Confidence Intervals: Mean Difference from Two Independent Samples

Instructor: Linda Richard

Linda is a National Board Certified math teacher with master's degrees in teaching and applied mathematics.

Learn how to find a probable range for the difference in means between two independent samples of data. Build a confidence interval using sample means, sample sizes, sample standard deviations, and t-tables.

Making Estimates

Joan runs an ice-cream empire. She suspects her factory located in Eastville is producing more ice cream per day than the one in Westland, but how can she be sure?

Inferential statistics can help! This branch of math uses data from a sample to make estimates about values from an entire population. A confidence interval is a range of values that represents likely brackets around the true population parameter. Let's help Joan find her confidence interval from her two stores.

Independent Samples

Joan gathered a few weeks' worth of daily ice cream production data from each factory. She'll use this data to build a probable range for the difference in production between the two facilities.

Before beginning, she verifies that her samples are independent, that is, that they don't affect each other. Joan's samples are indeed independent, because what happens in Eastville doesn't relate to what happens in Westland.

An example of samples that aren't independent is, say, math test results for a group of people before and after a training. The same people are taking each test, so the 'before' and 'after' samples are dependent on each other. Dependent samples require a different method from the one we'll be focusing on in this lesson.

The Point Estimate

Joan has 18 data points from Eastville and 21 from Westland. She starts her calculations by finding the mean (commonly called the average) of each data sample, calculating 357 gallons per day for Eastville and 345 for Westland.

She subtracts 345 from 357 to get 12 gallons. This initial estimate of the difference between the two factories is called a point estimate.

This is a good start, but she can't say definitively that Eastville produces 12 gallons more ice cream per day than Westland. This number came from just one set of sample data. If she took another set of samples, she'd get another result. Joan needs to do more calculations to find a likely range for the true production difference.

Margin of Error

Joan will calculate a value called the margin of error that accounts for any miscalculations, then add and subtract that from the point estimate to find the confidence interval.

For example, say that a scientist calculated a confidence interval of (36, 40) when measuring the difference in pulse rate between one group of people who'd exercised and one group who hadn't. The width of the confidence interval is 4 beats per minute. The margin of error is half the width of the interval, or 2 bpm. The point estimate is exactly in the middle of the interval, at 38 bpm.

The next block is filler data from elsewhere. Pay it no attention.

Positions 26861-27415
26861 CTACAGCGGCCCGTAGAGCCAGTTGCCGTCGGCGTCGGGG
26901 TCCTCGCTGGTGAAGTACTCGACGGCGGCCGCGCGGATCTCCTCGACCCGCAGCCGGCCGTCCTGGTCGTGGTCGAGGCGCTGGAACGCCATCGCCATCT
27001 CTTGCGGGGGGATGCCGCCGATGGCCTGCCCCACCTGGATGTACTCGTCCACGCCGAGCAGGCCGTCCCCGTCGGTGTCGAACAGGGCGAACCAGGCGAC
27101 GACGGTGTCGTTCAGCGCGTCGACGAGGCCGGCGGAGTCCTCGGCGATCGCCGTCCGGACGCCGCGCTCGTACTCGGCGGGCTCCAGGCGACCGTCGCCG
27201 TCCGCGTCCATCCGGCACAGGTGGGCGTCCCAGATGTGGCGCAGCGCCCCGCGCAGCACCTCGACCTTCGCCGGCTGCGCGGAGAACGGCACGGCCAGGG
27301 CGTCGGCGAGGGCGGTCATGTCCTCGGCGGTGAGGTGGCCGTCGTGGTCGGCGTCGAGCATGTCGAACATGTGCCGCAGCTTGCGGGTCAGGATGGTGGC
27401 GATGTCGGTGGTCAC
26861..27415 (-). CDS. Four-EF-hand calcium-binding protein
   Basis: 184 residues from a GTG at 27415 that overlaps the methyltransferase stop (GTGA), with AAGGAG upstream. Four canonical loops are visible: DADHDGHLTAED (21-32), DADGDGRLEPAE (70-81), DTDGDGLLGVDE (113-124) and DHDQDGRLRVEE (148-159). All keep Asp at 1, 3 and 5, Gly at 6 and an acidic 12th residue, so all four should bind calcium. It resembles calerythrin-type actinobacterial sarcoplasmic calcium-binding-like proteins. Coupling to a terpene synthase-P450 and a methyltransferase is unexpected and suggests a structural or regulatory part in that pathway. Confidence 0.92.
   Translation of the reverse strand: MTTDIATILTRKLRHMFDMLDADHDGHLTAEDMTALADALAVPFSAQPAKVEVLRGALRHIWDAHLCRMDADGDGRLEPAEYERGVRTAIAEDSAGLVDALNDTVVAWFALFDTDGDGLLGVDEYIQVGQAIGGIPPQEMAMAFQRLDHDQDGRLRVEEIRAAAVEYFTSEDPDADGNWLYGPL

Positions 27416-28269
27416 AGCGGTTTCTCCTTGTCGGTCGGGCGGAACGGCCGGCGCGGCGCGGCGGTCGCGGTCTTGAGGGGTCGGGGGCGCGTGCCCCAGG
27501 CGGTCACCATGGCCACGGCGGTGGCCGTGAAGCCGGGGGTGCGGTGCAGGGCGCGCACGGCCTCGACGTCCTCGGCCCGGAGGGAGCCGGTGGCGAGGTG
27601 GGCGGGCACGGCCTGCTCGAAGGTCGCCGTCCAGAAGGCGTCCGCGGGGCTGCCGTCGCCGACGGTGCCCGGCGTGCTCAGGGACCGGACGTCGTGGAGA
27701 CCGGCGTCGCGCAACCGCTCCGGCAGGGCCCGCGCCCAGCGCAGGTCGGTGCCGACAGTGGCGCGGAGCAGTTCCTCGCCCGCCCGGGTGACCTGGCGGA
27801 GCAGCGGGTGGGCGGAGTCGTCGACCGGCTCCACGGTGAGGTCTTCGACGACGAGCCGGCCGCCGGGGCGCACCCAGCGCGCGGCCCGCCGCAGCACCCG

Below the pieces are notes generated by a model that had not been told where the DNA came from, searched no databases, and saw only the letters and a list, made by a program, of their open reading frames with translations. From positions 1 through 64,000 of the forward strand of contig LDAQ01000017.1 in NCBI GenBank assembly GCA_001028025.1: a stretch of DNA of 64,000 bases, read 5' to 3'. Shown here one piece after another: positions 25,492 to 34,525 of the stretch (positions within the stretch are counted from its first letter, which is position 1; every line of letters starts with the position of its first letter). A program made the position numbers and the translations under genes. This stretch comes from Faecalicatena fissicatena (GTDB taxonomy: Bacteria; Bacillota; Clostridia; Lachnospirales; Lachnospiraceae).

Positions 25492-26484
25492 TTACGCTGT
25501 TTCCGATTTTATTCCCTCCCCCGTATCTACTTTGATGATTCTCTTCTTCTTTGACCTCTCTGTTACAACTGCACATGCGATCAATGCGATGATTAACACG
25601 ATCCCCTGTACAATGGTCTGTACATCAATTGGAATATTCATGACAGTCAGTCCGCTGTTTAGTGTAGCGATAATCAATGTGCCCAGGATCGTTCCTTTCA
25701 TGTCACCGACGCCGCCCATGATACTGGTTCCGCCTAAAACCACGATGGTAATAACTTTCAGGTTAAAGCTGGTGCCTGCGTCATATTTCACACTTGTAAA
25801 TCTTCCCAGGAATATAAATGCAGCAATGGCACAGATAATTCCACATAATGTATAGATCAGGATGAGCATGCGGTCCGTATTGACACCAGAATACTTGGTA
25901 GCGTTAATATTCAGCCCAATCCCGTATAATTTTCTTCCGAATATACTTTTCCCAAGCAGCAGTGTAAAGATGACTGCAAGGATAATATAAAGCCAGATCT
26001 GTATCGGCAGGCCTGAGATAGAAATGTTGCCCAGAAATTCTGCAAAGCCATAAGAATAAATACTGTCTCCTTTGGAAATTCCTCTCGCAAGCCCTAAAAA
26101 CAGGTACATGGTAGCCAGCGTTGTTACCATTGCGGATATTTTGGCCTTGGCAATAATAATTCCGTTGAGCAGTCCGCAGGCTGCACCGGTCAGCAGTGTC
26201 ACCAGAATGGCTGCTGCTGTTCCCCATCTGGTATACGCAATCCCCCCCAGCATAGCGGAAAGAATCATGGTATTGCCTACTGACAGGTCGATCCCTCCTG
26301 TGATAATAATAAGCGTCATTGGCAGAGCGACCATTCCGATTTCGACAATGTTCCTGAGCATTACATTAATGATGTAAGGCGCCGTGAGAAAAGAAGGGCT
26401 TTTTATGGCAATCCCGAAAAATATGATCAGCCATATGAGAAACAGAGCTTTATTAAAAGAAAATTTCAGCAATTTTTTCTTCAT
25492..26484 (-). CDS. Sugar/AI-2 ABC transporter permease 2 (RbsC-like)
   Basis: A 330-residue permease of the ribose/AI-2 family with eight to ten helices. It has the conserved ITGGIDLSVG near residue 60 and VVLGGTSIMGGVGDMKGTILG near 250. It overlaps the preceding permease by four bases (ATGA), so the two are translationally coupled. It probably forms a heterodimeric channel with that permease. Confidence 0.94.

confidence interval

The size of the margin of error depends on the spread of the data, the size of each sample, and how confident Joan wants to be about her interval.

Standard Deviation and Standard Error

If the data's very spread out, then it's more difficult to pin down an interval. To capture that, Joan calculates the standard deviation of each sample, a common measure of spread.

She finds standard deviations of 6.3 for Eastville and 8.6 for Westland, meaning Westland's data was less consistent than Eastville's. In math notation, the letter s denotes standard deviation, with subscripts differentiating between the two sites. Setting Eastville as site 1 and Westland as site 2, Joan writes s1 = 6.3 and s2 = 8.6.

Now, she combines the two standard deviations (and also sample size, denoted by n) into a single measure called the standard error. Here's the formula for standard error, with Joan's numbers plugged in (remember, n1 = 18 and n2 = 21).

standard error

Joan's standard error is about 2.39.

Critical Value

The final step in calculating the margin of error is to apply a multiplier called the critical value to the standard error. The critical value takes into account how confident we want to be that we have a good range of values, measured through a percentage called the confidence level.

Typical confidence levels are 90%, 95%, and 99%. The higher the confidence level, the more sure we are that our interval is good. Unfortunately, as the confidence level grows higher, the interval gets wider. We have to balance the confidence level with the width of the interval. Joan chooses a 95% confidence level, a very common choice.

The critical value also takes into account the sample sizes. The larger the sample, the more accurate the outcome. 100 days' worth of data gives a more accurate result than 3 days of data.

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